• Alicia Wang

COVID-19 and Chinese Stigmatism

Updated: May 28, 2020

April 27, 2020 ⋅ 3:30 P.M ⋅ Alicia Wang ⋅ Editor: Guadalupe Sandoval ⋅

“I’m just coughing a bit and I don’t want to cough on others.” I couldn’t believe that I was forced to justify myself to complete strangers for a personal choice simply because I was Asian and chose to wear an ear loop mask for health reasons. As I walked through the hallways, I couldn’t help but observe as people granted me wary stares and considerably moved out of my way. Of course, the timing of my sickness had to line up with the breakout of the famous pandemic, Coronavirus, or now known as COVID-19. During the days that I had to keep my mask on to avoid coughing on others, I’ve never experienced this level of disgust directed towards me because of my identity. However, that was not the only incident regarding a lack of cultural awareness that I, and probably many others, had to deal with in the midst of this pandemic. While I was walking in Westwood with my roomies, we passed by a group of people eating outside on the patio who then proceeded to holler at us, “Hey they’re Chinese! Coronavirus!” (For the record, I’m part Burmese and Chinese. My roomies were Vietnamese and Korean.) The racial stereotyping towards Chinese people has homogenized all Asians and consequently divided the Asian community, nobody wants to be associated with a disease that society fears. However, my point still stands: racism towards Asians, and specifically Chinese people, has escalated further with the outbreak of COVID-19.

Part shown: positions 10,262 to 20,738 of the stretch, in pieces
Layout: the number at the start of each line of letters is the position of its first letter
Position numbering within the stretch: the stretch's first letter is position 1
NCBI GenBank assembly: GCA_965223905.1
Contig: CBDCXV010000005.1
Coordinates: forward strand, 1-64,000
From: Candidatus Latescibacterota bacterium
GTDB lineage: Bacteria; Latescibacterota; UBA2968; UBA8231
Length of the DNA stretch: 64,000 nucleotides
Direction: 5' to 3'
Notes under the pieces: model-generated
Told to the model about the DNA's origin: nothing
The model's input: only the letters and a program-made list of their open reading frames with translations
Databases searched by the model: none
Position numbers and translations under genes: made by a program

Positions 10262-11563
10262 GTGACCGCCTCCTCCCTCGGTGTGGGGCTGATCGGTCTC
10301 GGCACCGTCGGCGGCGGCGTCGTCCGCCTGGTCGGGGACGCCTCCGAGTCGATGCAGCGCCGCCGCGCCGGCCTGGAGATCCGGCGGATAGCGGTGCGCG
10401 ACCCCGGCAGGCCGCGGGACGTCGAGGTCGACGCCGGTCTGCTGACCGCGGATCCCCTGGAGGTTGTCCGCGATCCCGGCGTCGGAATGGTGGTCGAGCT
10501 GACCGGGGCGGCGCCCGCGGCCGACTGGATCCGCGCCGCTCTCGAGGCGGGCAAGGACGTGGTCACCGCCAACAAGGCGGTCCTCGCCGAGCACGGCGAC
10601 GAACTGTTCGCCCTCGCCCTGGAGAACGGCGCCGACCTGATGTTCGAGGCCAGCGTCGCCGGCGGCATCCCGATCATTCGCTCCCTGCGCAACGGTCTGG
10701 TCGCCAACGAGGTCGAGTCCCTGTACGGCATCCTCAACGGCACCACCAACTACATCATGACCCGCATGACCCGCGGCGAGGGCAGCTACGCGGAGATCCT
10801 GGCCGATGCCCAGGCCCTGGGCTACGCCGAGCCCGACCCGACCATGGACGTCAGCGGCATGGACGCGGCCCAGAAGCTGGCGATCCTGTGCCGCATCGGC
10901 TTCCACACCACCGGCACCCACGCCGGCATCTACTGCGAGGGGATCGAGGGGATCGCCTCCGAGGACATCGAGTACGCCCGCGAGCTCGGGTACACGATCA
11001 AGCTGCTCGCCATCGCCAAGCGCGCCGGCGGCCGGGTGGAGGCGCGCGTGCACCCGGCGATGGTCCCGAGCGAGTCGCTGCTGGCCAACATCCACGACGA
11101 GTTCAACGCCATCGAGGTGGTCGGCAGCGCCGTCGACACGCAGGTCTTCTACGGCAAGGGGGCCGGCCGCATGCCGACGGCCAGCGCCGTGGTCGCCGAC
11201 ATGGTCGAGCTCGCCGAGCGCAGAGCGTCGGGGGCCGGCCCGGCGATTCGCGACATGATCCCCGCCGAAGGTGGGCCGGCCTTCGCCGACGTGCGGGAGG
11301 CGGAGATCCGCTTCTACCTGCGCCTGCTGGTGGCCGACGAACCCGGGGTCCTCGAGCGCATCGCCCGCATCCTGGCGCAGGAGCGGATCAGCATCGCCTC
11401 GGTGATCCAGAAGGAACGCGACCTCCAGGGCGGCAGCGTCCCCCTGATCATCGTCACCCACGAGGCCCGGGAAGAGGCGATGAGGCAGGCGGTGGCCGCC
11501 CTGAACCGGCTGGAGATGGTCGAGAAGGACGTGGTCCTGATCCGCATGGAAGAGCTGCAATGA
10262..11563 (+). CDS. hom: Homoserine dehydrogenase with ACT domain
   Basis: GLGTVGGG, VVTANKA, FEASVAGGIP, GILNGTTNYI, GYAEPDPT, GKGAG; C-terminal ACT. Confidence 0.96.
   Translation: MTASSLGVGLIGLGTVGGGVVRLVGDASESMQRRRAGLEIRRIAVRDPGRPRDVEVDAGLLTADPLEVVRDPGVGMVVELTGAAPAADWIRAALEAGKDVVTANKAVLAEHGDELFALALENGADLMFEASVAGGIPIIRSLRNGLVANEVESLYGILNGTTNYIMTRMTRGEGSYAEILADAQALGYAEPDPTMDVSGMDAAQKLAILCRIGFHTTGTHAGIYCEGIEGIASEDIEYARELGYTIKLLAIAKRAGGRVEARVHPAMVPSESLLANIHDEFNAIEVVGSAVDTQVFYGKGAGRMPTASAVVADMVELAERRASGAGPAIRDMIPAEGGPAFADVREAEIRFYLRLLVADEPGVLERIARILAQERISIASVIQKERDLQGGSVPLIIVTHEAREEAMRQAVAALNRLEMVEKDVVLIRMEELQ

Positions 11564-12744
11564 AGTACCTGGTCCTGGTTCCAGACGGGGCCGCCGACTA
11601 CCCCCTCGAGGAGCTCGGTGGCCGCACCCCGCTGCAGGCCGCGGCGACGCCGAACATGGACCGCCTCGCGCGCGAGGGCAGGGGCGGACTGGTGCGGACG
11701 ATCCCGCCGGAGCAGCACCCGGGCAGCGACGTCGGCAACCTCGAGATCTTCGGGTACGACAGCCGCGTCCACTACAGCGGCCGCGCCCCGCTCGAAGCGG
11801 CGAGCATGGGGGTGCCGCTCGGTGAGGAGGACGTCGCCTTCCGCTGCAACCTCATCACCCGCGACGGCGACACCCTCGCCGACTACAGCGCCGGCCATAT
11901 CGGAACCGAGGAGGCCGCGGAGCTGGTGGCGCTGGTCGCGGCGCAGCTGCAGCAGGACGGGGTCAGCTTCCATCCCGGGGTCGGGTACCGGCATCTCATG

COVID-19 belongs to a strain of previously known viruses that causes a range of diseases such as the common cold to more serious diseases like Middle East Respiratory syndrome. However, the most recent line of this virus was not seen in humans before. In addition, the virus is zoological, meaning it spread from animals to humans. But, contrary to public belief, there has not been a concrete identified source of disease in Wuhan. To straighten other matters out, here are some logistics about COVID-19. As of February 23rd, the United States only had 15 cases (and counting) of confirmed COVID-19 in comparison to the 76,000+ cases in China. These statistics clearly do not match the way that people have reacted towards the disease in the United States. Fear of COVID-19 has spurred racism and a general fear of going out in public. The way that the media has portrayed the outbreak has skewed people’s judgement towards the community’s health, and has led the public to think that common symptoms like coughing could possibly mean that they have COVID-19. Headlines like “You deserve the coronavirus: Chinese people in UK abused over outbreak”, “China is the real sick man of Asia”, and more outline the common reactions of the public towards the situation.